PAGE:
We currently expect that Malaria Consortium will collect data on fewer indicators in Anambra than in Ondo. At a minimum, we expect to see data on ownership and usage from Anambra. Lower malaria rates in Anambra mean that detecting effects on incidence requires larger sample sizes. For some indicators (e.g., LLIN durability, costs), we do not expect large differences between the states. For other indicators, we may decide to focus on learning from the process in order to iterate on and improve what LLIN campaign monitoring we request in the future, so, for those indicators, following a similar process in a second location before the process is complete in the first may have limited benefits.
|80%||Conditional on us completing an assessment of the cost-effectiveness of this work, we will assess the work in Ondo as being more than 8 times as cost-effective as cash transfers after three years.||End of 2025|
|65%||We will assess the work in Anambra as being more than 8 times as cost-effective as cash transfers after three years.||2025|
|25%||Final cost per LLIN delivered >10% higher than budgeted.||2022|
|60%||We will recommend additional funding to Malaria Consortium for LLINs.||End of 2023|
|35%||We ask for tracking of malaria incidence for other LLIN campaigns we support.||2024|
Our process on this grant relied heavily on (a) our prior work on modeling the cost-effectiveness of LLIN campaigns, and (b) our relationship with Malaria Consortium and knowledge of its work that has resulted from supporting its SMC program since 2016.
In June 2020, Malaria Consortium received a GiveWell Incubation Grant of $44,688 to explore whether there were funding gaps for LLIN campaigns in areas where Malaria Consortium has existing operations and would be well-positioned to implement LLIN campaigns. Malaria Consortium decided to focus on Uganda and Nigeria. It identified funding gaps in Uganda that we determined did not meet our criteria. Its work on scoping funding gaps in Nigeria led to the grant discussed on this page.
In addition to discussions with Malaria Consortium, we spoke with individuals at the following groups to ask for feedback on the grant: Nigeria's National Malaria Elimination Program, the African Leaders Malaria Alliance (conversation notes here), the Nigerian Institute of Medical Research, Society for Family Health Nigeria, SHI Nigeria, and the Global Fund to Fight AIDS, Tuberculosis and Malaria. We greatly appreciate their contributions to this grant decision. The conclusions described in this page, and any errors, are our own.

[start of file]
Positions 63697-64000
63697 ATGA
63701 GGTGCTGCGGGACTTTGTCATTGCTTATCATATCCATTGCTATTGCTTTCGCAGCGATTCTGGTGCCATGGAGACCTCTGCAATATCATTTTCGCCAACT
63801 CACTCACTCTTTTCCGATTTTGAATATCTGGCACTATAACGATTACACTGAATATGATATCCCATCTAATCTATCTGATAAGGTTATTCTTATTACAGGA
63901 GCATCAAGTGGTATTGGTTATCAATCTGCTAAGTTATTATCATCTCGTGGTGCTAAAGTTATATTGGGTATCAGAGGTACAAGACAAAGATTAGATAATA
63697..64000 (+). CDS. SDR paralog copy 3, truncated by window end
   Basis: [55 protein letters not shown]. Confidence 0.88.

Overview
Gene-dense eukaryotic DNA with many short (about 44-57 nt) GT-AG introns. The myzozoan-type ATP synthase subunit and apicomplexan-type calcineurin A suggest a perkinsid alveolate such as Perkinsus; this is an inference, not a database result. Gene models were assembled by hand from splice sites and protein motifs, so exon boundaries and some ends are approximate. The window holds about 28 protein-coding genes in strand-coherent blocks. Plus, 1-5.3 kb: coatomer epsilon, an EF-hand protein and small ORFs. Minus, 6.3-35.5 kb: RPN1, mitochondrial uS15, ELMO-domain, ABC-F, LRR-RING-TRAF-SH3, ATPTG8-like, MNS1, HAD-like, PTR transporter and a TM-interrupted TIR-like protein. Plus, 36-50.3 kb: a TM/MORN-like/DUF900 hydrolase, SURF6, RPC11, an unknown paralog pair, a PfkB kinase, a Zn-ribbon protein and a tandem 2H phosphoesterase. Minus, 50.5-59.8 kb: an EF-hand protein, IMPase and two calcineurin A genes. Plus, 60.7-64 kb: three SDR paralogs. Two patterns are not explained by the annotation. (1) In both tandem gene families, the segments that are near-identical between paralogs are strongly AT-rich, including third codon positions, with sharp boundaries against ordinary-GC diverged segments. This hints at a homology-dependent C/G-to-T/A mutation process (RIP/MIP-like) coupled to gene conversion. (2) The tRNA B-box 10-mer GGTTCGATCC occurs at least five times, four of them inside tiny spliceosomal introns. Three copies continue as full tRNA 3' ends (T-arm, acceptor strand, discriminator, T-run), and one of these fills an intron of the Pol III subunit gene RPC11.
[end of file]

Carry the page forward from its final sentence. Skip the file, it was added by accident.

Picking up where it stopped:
- 1$500,000 of this grant was funded by an individual donor.
See a more detailed description of PBO nets and our assessment of the evidence for them here.
See the "From LLIN distribution to LLIN ownership" section of our LLIN intervention report: "Mass distribution of LLINs typically occurs at three-year intervals, but we believe that LLINs degrade over time and on average provide less than three years of full protection over the distribution cycle. Our analysis indicates that during each three-year distribution cycle for most countries, an LLIN from an AMF-funded campaign confers 2.11 years of coverage equivalent to that provided by the nets used in the RCTs. We based this estimate on studies that tracked, in real-life conditions, the retention, physical survival (i.e., number and size of holes), and insecticide effectiveness at killing mosquitoes of two of the main brands of LLINs that AMF has purchased."
See our report on estimating equivalent coverage years for LLINs: "We estimate that the PermaNet 2.0 provides 2.27 equivalent coverage years across a 3-year distribution."
See a fuller explanation in the cell note here.
We have not yet written in detail about the newer methodology we used in this case. We plan to in the future.
See our report on the impact of malaria mortality in individuals over five years old: "We are aware of three organizations or projects that estimate malaria mortality rates: the World Health Organization (WHO), the Global Burden of Disease (GBD) study (published by the Institute for Health Metrics and Evaluation (IHME)), and the Malaria Atlas Project (MAP).... Regarding what portion of malaria deaths occur in children under 5 years old in sub-Saharan Africa, it appears that all three groups have similar estimates as of 2015-2016: that about 73-77% of malaria deaths in sub-Saharan Africa occur in children under 5 years old."
See the "Relative efficacy of LLINs for reducing mortality of individuals age 5+" row in the "Malaria Consortium (LLINs)" tab of our cost-effectiveness analysis for these campaigns.
See the "Number of under-5 malaria deaths per year (GBD 2019)" and "Number of age 5+ malaria deaths per year" rows in the "Malaria Consortium (LLINs)" tab of our cost-effectiveness analysis for these campaigns.
See the most recent version of our cost-effectiveness analysis here, "AMF" tab.
See the "Scenario 1: Government costs would replace philanthropic costs" row in the "Malaria Consortium (LLINs)" tab of our cost-effectiveness analysis for these campaigns.
Malaria Consortium notes: "We were informed during the advocacy visit to Ondo that the state government recently procured some LLINs for routine distribution." Malaria Consortium, comments on a draft of this page, July 2021 (unpublished)
We created a summary version of an LLIN campaign funding landscape analysis for Nigeria provided to us by Malaria Consortium. This analysis shows that the Global Fund and PMI are expected to fund 39% and 29%, respectively, of the LLINs that will be distributed in Nigeria by non-governmental actors in 2021-2024. See the full spreadsheet for the list of funding gaps, funding years, and funders by region.
- See the "Scenario 2: Global Fund and/or PMI would replace philanthropic costs" row in the "Malaria Consortium (LLINs)" tab of our cost-effectiveness analysis for these campaigns.
- Malaria Consortium notes: "There are currently no plan for GF or PMI to fund these states." Malaria Consortium, comments on a draft of this page, July 2021 (unpublished)